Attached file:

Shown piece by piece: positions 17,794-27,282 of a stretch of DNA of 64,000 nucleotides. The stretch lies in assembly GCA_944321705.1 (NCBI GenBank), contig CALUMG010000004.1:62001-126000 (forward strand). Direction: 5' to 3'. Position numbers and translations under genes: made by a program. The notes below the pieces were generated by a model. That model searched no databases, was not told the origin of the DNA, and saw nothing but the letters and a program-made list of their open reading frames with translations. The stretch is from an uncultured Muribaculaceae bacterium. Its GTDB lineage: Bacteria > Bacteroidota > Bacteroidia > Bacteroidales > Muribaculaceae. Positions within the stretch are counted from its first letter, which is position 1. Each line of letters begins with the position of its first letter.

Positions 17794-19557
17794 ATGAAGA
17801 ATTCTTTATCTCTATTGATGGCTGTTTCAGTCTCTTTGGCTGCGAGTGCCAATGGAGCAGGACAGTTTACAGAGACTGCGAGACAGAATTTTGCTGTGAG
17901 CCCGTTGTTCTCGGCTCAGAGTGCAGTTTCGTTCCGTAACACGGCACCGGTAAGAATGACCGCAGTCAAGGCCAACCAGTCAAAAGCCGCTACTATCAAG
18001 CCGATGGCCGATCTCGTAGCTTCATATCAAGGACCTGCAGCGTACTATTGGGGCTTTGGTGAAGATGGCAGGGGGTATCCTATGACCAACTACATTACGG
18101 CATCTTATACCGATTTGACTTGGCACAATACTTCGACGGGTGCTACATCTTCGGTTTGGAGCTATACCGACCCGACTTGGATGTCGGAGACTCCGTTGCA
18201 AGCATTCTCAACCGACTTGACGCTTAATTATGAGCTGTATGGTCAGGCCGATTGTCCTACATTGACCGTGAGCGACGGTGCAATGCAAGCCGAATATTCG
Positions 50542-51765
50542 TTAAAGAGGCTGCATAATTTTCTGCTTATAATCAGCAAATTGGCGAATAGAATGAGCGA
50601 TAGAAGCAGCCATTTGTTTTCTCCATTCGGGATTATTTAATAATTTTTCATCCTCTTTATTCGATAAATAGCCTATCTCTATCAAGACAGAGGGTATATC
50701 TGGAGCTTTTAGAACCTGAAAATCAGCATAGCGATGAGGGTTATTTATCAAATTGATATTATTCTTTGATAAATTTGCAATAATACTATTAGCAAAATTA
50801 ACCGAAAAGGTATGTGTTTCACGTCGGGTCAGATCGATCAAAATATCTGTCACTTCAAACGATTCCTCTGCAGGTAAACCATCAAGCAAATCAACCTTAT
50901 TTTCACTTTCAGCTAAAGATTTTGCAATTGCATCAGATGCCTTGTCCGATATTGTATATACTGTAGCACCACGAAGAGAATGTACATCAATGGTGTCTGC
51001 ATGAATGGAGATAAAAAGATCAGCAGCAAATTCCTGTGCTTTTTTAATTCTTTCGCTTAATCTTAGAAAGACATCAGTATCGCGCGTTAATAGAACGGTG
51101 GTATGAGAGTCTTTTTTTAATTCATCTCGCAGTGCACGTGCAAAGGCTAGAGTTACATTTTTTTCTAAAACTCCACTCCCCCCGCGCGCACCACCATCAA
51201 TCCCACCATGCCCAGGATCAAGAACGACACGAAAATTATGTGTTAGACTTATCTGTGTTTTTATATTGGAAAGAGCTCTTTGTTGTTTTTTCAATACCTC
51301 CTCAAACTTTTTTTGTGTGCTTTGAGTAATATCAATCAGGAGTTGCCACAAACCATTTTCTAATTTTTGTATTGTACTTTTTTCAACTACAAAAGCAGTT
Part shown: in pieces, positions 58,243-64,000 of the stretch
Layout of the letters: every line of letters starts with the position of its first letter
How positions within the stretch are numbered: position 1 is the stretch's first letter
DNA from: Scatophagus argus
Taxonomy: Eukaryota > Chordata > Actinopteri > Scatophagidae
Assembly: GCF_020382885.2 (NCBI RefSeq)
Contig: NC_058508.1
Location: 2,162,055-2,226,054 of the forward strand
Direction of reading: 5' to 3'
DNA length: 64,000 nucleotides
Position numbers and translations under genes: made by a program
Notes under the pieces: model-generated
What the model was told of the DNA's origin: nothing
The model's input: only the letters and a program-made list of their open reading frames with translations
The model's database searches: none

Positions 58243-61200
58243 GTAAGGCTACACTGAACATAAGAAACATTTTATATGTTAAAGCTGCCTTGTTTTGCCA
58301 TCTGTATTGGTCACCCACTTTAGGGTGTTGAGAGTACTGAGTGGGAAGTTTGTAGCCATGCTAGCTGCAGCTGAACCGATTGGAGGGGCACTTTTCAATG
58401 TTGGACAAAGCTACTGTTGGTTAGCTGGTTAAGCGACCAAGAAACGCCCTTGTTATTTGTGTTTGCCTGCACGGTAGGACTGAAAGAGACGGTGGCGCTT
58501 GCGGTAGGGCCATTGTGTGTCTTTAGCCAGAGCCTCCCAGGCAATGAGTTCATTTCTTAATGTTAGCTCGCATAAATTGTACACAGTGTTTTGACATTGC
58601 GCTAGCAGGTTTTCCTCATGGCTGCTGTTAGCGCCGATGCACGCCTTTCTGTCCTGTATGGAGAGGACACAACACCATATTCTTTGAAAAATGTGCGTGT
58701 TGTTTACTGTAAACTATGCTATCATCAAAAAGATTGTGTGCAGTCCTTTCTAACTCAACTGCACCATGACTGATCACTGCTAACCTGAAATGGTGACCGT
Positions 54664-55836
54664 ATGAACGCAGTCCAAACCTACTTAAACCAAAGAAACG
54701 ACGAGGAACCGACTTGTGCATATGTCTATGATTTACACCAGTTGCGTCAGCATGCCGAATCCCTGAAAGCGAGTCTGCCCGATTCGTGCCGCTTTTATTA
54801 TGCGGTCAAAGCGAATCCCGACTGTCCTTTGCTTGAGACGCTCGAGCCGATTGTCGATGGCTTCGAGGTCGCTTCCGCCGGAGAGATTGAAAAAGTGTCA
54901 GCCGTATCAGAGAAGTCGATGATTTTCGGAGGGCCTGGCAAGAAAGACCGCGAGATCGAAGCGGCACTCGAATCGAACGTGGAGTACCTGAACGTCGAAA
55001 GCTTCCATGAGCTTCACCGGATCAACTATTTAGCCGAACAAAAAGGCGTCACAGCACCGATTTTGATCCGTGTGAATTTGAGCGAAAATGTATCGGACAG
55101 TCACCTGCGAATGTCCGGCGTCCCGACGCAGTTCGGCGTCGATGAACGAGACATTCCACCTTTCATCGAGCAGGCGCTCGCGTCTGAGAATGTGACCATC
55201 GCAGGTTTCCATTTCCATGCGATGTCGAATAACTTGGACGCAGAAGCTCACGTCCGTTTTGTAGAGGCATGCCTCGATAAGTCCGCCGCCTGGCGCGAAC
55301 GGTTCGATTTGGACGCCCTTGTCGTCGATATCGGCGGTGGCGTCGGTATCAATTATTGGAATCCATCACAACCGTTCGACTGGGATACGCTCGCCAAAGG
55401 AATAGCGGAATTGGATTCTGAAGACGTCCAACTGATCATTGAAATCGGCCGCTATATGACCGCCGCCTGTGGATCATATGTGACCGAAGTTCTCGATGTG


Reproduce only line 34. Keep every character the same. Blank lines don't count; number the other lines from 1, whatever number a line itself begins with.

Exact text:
Positions 58243-61200